FAQs for providers
Any consenting adult (19 and older) may initiate an order for the Kailos Genetics test for cancer risk. As a part of this initiative, women, and men residing in Madison, Jackson, Limestone, Marshall, and Morgan Counties who are 19 years of age and older will be provided access to this test at NO COST for a limited time. There is also an option to GIFT A TEST to those 19 and older that live in the 48 states other than New York and Maryland.
Did their previous testing include all of the genes in this test? While it is highly unlikely that another informative gene change would be identified, it is possible. These patients would not be excluded from this testing and initiative. However, if there is a clinical reason for pursuing additional cancer risk testing it may be beneficial for the patient to discuss testing options with a clinical genetic counselor outside of this initiative.
The Information is Power test looks at several dozen genes associated with increased risk for breast, ovarian, colon, and many other cancers. The test looks at these genes to see if there are any identifiable genetic changes in them that would indicate an increased risk of cancer development. The Kailos hereditary cancer screening test can tell you if you carry the BRCA1 and BRCA2 gene mutations that are strong risk signs for hereditary breast and ovarian cancer. It also looks for changes in 30 additional genes, including APC, ATM, BARD1, BMPR1A, BRIP1, CDH1, CDKN2A, CHEK2, EPCAM, FH, FLCN, MLH1, MRE11A, MSH2, MSH6, MUTYH, NBN, PALB2, PMS2, PTEN, RAD50, RAD51C, RAD51D, RINT1, SDHB, SMAD4, STK11, TP53, VHL, and XRCC2, to provide information about risks related to breast, ovarian, colon and endometrial (uterine) cancers.
Beginning November 7, 2019, participants may self-initiate the test by visiting information-is-power.org. This does not require an office visit, and the sample collection (a buccal swab) will take place at the participant’s home once his or her kit arrives in the mail. The participant will be required to list his or her healthcare provider on the test requisition. An authorization form will then be faxed to the listed healthcare provider’s office which must be signed and returned to Kailos Genetics in order for the healthcare provider to receive results.
If you choose not to authorize testing, the medical director of Kailos Genetics will review the requisition form and authorize testing for eligible individuals. If you do not authorize testing, you will not receive a copy of your patient’s results unless your patient chooses to share them with you.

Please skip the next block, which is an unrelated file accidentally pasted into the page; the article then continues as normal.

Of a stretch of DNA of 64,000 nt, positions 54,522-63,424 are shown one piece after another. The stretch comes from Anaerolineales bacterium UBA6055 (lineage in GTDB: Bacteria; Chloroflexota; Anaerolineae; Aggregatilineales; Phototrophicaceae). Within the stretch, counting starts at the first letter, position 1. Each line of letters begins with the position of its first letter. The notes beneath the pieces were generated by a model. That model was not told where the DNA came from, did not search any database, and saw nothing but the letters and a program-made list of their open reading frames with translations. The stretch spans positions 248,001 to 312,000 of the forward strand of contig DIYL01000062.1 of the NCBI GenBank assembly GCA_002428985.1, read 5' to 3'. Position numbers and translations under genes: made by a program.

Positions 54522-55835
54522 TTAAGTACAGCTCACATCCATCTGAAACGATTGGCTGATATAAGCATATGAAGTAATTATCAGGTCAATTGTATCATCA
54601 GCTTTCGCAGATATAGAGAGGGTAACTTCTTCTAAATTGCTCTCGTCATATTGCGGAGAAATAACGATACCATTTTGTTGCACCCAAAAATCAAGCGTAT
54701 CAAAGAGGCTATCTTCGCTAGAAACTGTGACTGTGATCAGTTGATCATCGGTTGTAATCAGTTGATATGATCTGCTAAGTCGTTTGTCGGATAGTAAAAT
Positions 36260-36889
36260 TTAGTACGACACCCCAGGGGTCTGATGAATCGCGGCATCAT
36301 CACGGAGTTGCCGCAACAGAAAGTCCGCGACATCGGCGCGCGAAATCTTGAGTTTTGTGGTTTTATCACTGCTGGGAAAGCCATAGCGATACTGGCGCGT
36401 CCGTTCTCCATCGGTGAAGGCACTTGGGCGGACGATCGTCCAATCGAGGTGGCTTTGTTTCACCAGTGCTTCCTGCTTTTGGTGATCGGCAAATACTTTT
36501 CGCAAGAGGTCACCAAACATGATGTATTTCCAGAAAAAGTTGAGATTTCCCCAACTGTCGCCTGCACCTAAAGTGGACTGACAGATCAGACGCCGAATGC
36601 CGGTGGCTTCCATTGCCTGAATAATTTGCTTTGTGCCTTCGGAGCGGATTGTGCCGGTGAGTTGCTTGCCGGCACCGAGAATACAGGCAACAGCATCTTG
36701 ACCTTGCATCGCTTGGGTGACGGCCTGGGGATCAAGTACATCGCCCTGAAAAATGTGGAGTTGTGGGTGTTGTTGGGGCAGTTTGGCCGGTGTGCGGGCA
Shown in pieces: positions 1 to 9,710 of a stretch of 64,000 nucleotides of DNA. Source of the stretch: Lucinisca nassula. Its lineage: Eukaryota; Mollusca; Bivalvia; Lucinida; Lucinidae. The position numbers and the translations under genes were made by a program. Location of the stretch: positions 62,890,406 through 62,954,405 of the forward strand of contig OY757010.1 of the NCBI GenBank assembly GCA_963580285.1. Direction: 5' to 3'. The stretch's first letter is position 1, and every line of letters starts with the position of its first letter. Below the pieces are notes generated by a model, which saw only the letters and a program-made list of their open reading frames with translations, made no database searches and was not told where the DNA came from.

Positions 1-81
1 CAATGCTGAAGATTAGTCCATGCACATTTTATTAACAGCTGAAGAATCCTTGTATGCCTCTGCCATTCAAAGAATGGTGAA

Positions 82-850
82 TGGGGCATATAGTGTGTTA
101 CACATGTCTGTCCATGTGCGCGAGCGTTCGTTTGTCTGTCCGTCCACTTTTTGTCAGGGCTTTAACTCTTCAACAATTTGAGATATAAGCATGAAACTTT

If you authorize testing for your patient, you will be faxed and/or emailed a link to access the results electronically through the Kailos Genetics website once they are available. You will receive results two business days before they are released to your patient.
If your patient is positive for a pathogenic change in one of the number of genes tested through this panel, this means that he or she has a known increased risk for one or more cancers compared to the general population. The specific cancers and risks depends on the particular gene and variant identified. The patient will receive a phone call from a genetic counselor the same day that results become available to the patient. You are encouraged to reach out to your patient before this, as you will have received the results two days prior. The conversation with this genetic counselor is not intended to replace a clinical genetic counseling appointment, which will be recommended for any individual with a positive result. Clinical genetic counseling will be the best opportunity for this individual to understand the results in the context of his or her family and medical history and also to receive medical management guidelines. For individuals local to the Huntsville area, Clearview Cancer Institute accepts both self and physician referrals for new genetic counseling patients at 256-327-9597.
Kailos Genetics will NOT return benign variants and variants of uncertain significance through this initiative. Variants of uncertain significance are identified gene variants for which the clinical significance is not known, usually because current data fails to strongly indicate whether the variant is benign or pathogenic (risk causing). Because human genetic variation is common, these VUSs are not automatically presumed to be pathogenic and are instead treated as a negative result until more is known about their impact on risk. Only those variants that are thought to increase cancer risk and/or impact medical management as of the date of the report generation will be reported.